From this, I read that there is no switch on the transmission that can be bypassed. Of course, I could be (and would love to be, in this case) wrong.

[RICHR]
 

BigRed

Well-known member
Joined
May 23, 2001
Messages
948
Location
Edmonton
Corvette
1985 Bright Red Rocket
Ouch..But Good news for me LOL

So all I have to do it figure out with one to cut and join.

Im assuming the one with the single wire is temp right?

So now Im down to two, any Ideas?
 
Joined
Oct 30, 2001
Messages
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Location
Glen Burnie, MD, USA
Corvette
1986 Bright Red Coupe
Another quote from the same page (if you haven't browsed the whole page yet, WHY THE &*(&^#(*^&$( NOT????):

" What we did was fool the computer into thinking that I'm always in second gear or higher. This switch is on the left side of the transmission, and can be seen easily if you have the car on a lift. This switch moved around a little during the years, but it was always the switch toward the rear. Remove the wiring harness from the switch and hook it out of the way with a tie-wrap. You won't be using this harness. Now make a little jumper wire that fits into the two terminals. You can actually remove the switch from the transmission and make the jumper wire on your workbench. It shouldn't take more than 15 minutes."

Just on the off chance that I do in fact have that switch, next time I have the car in for service somewhere with a lift, I may try playing with whatever plug is at the rear of the transmission (there is something there; no idea what, though).
[RICHR]
 
Joined
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Messages
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Location
Glen Burnie, MD, USA
Corvette
1986 Bright Red Coupe
tidbits from the service manual for 1986:
"the output shaft from the manual unit is linked to a 40-tooth input sun gear in the overdrive unit. This, in turn, is meshed with four double planet gears (24 and 30 tooth), which mesh with the 34-tooth output shaft gear. The planet gears are mounted in a carrier to which two sets of clutch plates are also attached. The outer plates, when engaged, lock the carrier in place with the transmission housing. the inner clutch plates, when engaged, lock the output shaft to the carrier. These two clutch packs are arranged so that if one is engaged, the other is disengaged."
"The operation of these clutch packs is controlled by a hydraulic circuit which causes the movement of the main finger plate via a piston and accumulator assembly. When the piston is forced down against a series of springs applying approximately 1350 pounds of thruts, the outer (carrier to housing) clutch plates are compressed while the inner plates are released. When the piston is allowed to return to the initial position, the outer plates are released while the inner set is compressed. A sprag clutch is used to avoid a neutral position for the brief periods when both clutch packs are disengaged. The accumulator is used to regulate the speed at which the piston moves, and thus, the speed of the complete shift from direct to overdrive or vice versa. This accumulator is essentially a "cusion" attached to the piston whose firmness is controlled by fluid pressure, and a series of springs by which it is held to the piston."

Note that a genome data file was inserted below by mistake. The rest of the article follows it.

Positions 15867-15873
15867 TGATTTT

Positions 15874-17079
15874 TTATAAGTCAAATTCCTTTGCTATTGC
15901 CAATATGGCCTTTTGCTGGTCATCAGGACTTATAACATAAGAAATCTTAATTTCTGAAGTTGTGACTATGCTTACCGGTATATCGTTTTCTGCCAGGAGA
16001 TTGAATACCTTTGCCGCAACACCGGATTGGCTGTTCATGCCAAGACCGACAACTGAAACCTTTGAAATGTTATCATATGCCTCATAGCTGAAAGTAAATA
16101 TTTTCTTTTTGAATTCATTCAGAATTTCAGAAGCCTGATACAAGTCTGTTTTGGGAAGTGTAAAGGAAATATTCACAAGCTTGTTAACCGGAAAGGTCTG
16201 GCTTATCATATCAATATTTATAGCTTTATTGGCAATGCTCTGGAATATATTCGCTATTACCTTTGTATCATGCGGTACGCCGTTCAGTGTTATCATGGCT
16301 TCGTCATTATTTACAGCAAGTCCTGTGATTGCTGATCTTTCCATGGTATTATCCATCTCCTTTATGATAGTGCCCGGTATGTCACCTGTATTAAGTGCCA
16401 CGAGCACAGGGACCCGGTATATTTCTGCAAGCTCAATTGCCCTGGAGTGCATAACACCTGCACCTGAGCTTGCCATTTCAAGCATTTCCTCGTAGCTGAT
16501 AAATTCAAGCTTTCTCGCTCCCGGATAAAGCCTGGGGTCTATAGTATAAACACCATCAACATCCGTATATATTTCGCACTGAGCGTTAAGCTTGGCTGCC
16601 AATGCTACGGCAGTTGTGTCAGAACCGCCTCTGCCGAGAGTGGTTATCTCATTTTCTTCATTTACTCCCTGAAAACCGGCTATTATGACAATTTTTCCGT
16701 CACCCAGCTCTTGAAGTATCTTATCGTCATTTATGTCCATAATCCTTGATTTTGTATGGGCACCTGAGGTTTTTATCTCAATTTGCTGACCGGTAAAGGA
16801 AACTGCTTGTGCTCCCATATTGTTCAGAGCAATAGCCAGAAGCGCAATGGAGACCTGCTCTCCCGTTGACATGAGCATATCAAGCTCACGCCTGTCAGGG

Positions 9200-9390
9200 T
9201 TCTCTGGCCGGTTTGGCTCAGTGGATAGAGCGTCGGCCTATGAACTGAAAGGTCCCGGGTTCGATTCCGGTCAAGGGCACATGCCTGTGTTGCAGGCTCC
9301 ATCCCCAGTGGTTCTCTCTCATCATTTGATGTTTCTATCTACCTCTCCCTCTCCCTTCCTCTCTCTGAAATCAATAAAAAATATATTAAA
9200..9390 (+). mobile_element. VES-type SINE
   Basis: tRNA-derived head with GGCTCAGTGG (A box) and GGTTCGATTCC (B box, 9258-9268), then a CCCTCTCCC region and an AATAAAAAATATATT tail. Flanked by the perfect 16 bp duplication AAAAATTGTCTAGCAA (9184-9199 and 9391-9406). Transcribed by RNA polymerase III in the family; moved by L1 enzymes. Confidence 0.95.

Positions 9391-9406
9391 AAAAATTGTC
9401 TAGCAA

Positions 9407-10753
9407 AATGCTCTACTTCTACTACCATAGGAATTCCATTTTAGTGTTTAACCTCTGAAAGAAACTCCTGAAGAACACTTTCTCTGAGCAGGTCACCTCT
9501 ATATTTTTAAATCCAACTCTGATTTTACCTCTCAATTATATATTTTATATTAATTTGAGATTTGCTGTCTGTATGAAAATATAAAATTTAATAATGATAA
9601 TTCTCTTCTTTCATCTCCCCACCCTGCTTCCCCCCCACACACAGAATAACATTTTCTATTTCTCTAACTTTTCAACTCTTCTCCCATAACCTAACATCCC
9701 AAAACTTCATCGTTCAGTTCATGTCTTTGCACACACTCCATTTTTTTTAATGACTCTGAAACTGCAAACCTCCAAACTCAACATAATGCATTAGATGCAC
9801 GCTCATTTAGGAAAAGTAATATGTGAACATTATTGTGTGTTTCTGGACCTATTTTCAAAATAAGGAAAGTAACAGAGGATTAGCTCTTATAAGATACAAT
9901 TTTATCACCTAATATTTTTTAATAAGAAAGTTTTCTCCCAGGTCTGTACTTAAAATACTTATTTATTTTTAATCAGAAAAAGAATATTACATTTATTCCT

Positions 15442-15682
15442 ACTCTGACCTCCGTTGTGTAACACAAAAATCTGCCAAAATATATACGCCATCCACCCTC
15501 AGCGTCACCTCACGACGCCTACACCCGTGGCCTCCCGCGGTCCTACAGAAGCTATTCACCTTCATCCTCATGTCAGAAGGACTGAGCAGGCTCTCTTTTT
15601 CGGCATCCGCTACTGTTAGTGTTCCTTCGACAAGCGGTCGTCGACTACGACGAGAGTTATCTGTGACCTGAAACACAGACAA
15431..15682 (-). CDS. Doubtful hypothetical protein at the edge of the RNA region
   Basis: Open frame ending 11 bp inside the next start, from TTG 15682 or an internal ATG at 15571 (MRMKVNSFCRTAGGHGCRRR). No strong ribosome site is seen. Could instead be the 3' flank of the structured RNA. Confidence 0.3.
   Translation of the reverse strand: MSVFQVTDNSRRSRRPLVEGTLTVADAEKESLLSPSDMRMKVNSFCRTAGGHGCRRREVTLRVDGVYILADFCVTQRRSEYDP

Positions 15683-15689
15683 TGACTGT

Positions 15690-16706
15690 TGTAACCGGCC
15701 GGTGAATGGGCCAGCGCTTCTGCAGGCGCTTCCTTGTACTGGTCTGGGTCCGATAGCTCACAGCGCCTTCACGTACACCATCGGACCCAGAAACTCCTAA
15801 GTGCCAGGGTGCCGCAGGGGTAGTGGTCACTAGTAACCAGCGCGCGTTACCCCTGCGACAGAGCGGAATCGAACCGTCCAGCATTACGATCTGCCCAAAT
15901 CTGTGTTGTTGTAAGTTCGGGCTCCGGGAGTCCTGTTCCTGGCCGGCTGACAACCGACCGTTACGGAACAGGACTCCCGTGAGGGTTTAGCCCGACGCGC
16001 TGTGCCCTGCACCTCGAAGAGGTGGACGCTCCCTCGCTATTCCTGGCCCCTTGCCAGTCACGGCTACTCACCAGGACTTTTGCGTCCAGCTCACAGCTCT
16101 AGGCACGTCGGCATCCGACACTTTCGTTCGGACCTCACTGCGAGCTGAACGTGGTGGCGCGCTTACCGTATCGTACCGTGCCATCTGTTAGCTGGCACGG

"The hydraulic circuit consists mainly of a gerotor pump on the overdrive units output shaft and a shift valve and solenoid, and accumulator valve, and a pressure relief valve all located in the valve body assembly. In the normal (direct drive) mode fluid circulates from the pump through the 115-125 PSI pressure relief valve and through the cooler lines then back to the pan or sump area. A small amount is also circulated through the shift valve and solenoid. When the overdrive switch is closed by the ECM, the solenoid plunger is activated. This causes the shift valve to provide an open channel for flow into the piston. With a new path by which fluid can flow, the relief valve lines experience a drop in pressure causing the valve to close, and subsequently, routing nearly all flow to the piston. A similar valve in the cooler lines also closes if pressure drops below 70 PSI. The piston then moves against its springs and activates the overdrive mode. When the piston stroke is complete, pressure returns to the cooler lines and reopens the pressure relief valve. Flow to the piston ceases, but the 115-125 PSI pressure maintains position as long as the shift solenoid is energised. When the solenoid de0energises, the shift valve returns to the original position. Fluid is forced from the piston as the springs move it back to the direct drive position. The speed at which this downshift occurs is regulated by an orifice in the shift valve exhaust line and by an orifice in the accumulator lines. When low speed upshifts occur, the valve maintains a low accumulator pressure. The accumulator slides forward as pressure builds on the piston. in this way the complete piston stroke is slowed allowing more slipping of the clutch plates, and thus, a smooth shift to the overdrive mode. When high speed shifts occur, pressure to the accumulator is high. The accumulator and piston move completely together. This causes a much faster piston stroke and subsequent shift to overdrive which is desirable at high speeds."
 
Joined
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Messages
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Location
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1986 Bright Red Coupe
More stuff: you can adjust the linkages from INSIDE the car, without raising it on a lift, by removing the driver's seat and the whole left side of the center console (plus shift knob). I assume you adjust the linkages if you're having trouble getting into gear?
There's a list of about 12 things to check if overdrive is inoperable. Any interest?
Nothing, though, on any overdrive select switch.
[RICHR]